by Zabelle Stodola, University of Arkansas at Little Rock
In part one, I discussed several letters having to do with the writing of Josephine Huggins’ captivity narrative, and I also considered the fact that the holograph manuscript is missing. In this second posting, I will look more closely at the published versions that appeared first in newspapers and then within a book-length history of the Dakota War. I’ll also touch on Josephine and Eliza Huggins’ reactions to these publications in several letters that they wrote to missionary Stephen Riggs.
For Josephine’s story to go through a number of transformations was not unusual among nineteenth-century Indian captivity narratives. In fact moving from a handwritten document to a series of newspaper articles and then to a book or pamphlet was pretty standard in a captivity narrative’s publication history. The book or pamphlet might focus on the ex-captive’s story alone or it might be a larger work authored by someone else that simply included an ex-captive’s story among other material.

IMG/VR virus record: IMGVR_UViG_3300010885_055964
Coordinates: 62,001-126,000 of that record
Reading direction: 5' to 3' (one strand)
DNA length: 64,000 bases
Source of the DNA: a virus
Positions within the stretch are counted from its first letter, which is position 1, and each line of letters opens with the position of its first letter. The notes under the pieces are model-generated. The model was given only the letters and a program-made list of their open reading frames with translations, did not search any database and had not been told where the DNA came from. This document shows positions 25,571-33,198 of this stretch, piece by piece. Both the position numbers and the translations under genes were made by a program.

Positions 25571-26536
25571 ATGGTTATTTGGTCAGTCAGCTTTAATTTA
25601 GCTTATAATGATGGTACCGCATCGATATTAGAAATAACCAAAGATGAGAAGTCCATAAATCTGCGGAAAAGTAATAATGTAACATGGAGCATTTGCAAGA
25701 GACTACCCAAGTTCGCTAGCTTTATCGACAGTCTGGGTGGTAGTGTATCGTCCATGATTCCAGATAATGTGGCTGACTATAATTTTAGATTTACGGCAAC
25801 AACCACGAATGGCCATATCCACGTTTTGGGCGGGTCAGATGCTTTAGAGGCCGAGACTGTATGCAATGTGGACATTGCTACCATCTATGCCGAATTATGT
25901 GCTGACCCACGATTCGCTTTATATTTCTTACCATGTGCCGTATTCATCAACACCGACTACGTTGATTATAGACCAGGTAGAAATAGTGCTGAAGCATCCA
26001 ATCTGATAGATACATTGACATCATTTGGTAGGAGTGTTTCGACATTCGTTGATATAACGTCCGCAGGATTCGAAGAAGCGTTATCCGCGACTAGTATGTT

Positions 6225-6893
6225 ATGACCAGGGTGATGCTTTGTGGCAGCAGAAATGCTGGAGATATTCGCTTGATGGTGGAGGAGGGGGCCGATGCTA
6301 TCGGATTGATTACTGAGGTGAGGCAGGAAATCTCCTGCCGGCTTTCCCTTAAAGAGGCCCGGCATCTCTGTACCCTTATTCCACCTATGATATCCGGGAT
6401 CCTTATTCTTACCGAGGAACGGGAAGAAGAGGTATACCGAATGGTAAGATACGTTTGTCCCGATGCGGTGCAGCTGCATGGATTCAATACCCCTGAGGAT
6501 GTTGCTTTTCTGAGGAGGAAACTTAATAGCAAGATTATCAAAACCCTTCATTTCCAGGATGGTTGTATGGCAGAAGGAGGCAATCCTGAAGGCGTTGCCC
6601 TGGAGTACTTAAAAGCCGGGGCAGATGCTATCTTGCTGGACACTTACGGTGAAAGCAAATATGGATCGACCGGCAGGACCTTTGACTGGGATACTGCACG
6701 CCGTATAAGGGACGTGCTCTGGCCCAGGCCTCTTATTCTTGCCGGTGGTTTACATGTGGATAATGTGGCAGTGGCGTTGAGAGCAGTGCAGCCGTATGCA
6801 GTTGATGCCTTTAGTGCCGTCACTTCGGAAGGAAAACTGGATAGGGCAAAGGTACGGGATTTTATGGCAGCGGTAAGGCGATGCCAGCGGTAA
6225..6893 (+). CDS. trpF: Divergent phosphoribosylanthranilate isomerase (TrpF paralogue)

St. Paul Press 12 February 1863, page 3, the Alexander G. Huggins Papers at the Minnesota Historical Society.
The first published version of Josephine Huggins’ experiences was serialized in the local daily newspaper, the St. Paul Press, from 3 to 5 February 1863. A week later, the story was reprinted in that same newspaper’s weekend edition dated 12 February 1863.
Eliza Huggins then wrote to Stephen Riggs on 18 February 1863 (Letter “C”) to thank him and his daughter Isabella, “for the trouble you have had with Josephine’s narrative. If we had been trying to write her story for the public eye, we would have written differently but perhaps it would not have been really any better.”